The women’s rugby team took to the pitch for their alumni game this past weekend on Saturday, Oct. 22, the alumni winning 0-54. It was one of many homecoming games over the course of the weekend that celebrated the Eagle community.
The alumni game is a valuable experience for everyone involved. Although the final score can seem surprising, winning the game is not the primary goal for the UMW women, and history has shown that the alumni should usually be favored in the match.
“The alumni matches started in 2005, with Oct. 22 actually being the 17th anniversary of the 2005 match,” said Head Coach Kris Kabza. “The alumni have won every match, with one exception, in 2008 the current team beat the alumni 66-0.”
According to senior business administration major Taylor Newsome, “[the alumni] are trying to help us get better, they’re here to have fun and they always win, so we know going into it it’s going to be a game we get beat.”
Newsome continued, “A lot of them continued playing [after graduation] and went to a higher level than we have here. So the focus is typically on learning from the alumni and the tradition of rugby at the school being shared and passed down from older players.”
Despite the score, those at the game saw a powerful physical contest between players and teams. While many people in this community do not know the complex and subtle rules of rugby, the strength and will required to move the ball across the pitch is evident, as players were yelling, tackling and creating paths for teammates.
Although the match was quite a physical one, Newsome mentioned that her main focus for Saturday, as with many players, was “not to try and overexert myself and get hurt.” Since the alumni game is a good learning experience, Newsome said, “we’ll usually put people in different positions, so it’s just kind of having fun playing around to see what works and what’s not working.”
For sophomore neuroscience major Merna Moussa, the alumni game was her first match.
“We got to practice a little bit on the field and practice on the alumni,” she said. “They were all really sweet and they helped me practice a little bit more before scrumming because I hadn’t done that in a little bit. So it was all really supportive.”
The team-sport status allows players of a wide range of experience levels to practice and form a team together, which creates a lot of diversity in style and strategy that is often not seen in varsity sports
“I really just wanted to get in the game and try to make it throughout the whole thing because I know it can be a lot … doing the drills and screaming and getting tackled, it can wear down on you,” said Mousa.
Indeed, rugby is an extremely physical and grueling sport, and spectators were reminded of this when an alumna suffered a leg injury during a play and had to leave the game in an ambulance.
“It’s a physical game—it’s going to happen eventually,” said junior economics and political science major Logan Rowland. “Nobody wanted to hurt her, it was just an accident.”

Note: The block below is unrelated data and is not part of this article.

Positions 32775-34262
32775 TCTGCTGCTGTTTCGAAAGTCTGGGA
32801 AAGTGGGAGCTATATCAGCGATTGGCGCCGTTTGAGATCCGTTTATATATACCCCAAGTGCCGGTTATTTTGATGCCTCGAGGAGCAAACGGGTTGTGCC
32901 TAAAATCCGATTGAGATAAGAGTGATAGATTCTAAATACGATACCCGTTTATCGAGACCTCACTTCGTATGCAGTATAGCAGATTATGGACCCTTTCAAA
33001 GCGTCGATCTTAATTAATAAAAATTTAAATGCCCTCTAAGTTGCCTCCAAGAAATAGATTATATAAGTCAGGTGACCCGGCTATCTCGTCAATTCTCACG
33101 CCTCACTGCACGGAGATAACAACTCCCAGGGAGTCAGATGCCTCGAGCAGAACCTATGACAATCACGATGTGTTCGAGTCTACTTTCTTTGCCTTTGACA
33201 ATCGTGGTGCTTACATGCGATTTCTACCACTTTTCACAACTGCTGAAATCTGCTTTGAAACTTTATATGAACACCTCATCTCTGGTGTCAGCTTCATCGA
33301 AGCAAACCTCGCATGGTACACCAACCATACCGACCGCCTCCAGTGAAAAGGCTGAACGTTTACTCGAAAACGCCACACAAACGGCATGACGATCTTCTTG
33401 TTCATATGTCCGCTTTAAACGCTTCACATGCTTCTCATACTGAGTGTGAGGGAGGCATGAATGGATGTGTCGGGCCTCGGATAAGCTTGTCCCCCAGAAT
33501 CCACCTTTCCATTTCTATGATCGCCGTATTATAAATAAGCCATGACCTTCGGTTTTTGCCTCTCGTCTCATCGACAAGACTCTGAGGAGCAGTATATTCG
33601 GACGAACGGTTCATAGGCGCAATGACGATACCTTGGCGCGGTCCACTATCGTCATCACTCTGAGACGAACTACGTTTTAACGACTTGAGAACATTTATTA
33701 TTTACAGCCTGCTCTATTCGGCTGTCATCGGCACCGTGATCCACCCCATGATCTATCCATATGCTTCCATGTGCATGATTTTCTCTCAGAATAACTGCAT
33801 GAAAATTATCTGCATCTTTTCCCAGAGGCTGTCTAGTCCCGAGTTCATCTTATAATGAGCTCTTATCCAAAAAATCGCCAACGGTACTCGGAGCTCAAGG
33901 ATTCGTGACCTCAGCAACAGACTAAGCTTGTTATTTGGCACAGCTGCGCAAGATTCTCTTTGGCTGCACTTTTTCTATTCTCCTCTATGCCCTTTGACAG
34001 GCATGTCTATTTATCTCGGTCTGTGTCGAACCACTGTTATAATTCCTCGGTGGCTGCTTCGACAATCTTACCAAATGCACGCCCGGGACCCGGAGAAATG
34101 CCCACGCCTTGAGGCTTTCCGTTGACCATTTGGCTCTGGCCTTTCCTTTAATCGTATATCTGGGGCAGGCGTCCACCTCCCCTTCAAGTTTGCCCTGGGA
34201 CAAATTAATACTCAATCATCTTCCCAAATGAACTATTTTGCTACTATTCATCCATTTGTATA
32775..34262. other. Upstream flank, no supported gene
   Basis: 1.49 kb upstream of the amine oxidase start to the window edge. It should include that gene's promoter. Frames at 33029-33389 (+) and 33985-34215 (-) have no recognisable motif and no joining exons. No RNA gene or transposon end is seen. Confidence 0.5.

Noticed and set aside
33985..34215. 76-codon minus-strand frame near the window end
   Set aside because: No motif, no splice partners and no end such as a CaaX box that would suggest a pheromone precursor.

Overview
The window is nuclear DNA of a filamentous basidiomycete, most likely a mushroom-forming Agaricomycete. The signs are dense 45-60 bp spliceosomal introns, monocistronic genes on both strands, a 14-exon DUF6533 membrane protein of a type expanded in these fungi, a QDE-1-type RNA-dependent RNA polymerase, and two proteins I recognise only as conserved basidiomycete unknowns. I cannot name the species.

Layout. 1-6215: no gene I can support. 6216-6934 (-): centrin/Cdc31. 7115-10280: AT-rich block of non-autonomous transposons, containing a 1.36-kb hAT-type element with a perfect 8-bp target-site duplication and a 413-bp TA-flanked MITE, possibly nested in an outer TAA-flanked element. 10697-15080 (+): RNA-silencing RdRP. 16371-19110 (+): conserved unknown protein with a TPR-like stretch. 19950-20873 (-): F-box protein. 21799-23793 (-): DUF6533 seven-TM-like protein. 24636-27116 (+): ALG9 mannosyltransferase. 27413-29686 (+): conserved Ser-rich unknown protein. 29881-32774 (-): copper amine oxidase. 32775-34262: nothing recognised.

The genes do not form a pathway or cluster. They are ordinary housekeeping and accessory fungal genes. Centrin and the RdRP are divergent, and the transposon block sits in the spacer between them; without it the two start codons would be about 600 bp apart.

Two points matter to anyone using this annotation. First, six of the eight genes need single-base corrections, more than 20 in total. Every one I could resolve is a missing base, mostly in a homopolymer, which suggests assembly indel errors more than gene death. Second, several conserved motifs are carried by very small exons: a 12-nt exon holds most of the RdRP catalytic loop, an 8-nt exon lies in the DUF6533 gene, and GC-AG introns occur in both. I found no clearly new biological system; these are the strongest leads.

Despite the injury, many alumni enjoyed returning to the school they played for to compete alongside the current Eagles. 2018 alumna Sydney Casey, cited the energy and experience as her reasons for returning this past weekend.
“When you’re on a pitch and you’re playing with people you used to play with, it instantly comes back,” said Casey. “Your instincts about playing with these people.”
Casey now plays on the women’s Rappahannock Rugby team, but she’ll always have a soft spot for UMW.
“I’m a little bit more mama-ish to the new girls,” she said. “I was playing with the current team and one of the girls didn’t know how to play inside and outside, so I just teaching her how to be like ‘hey, if we have this call, this is how it goes; make sure you follow me and everything like that,’ because they’ve never been in a position like that.”
There is a strong sense of community among the women’s team, which has helped their squad grow and bring in new players who don’t have any previous experience playing rugby.
“Our primary goal is just to try to keep recruiting and to make it an enjoyable experience for all our players,” Kabza said of the program.
“I signed up at club fair,” said freshman pre-med biology major Noelle Stewart. “The team is just really loving and it’s a new experience.”
For this weekend’s game, Stewart said the message was just to “get out there and have a good time, to do your best.”
Many players have individual goals, though, such as Mousa, who is focusing on tackling. Rowland emphasized that the goal is “always just to improve. We have a lot of rookies this year and I’ve been incredibly impressed with how they play and how fast they’ve been picking up the game. … We want to work better as a team and be more cohesive.”
The Eagles will have several more opportunities to build team chemistry and see individual players improve. They will next be in action this Saturday, Oct. 29 at William and Mary before finishing out their season with two November contests.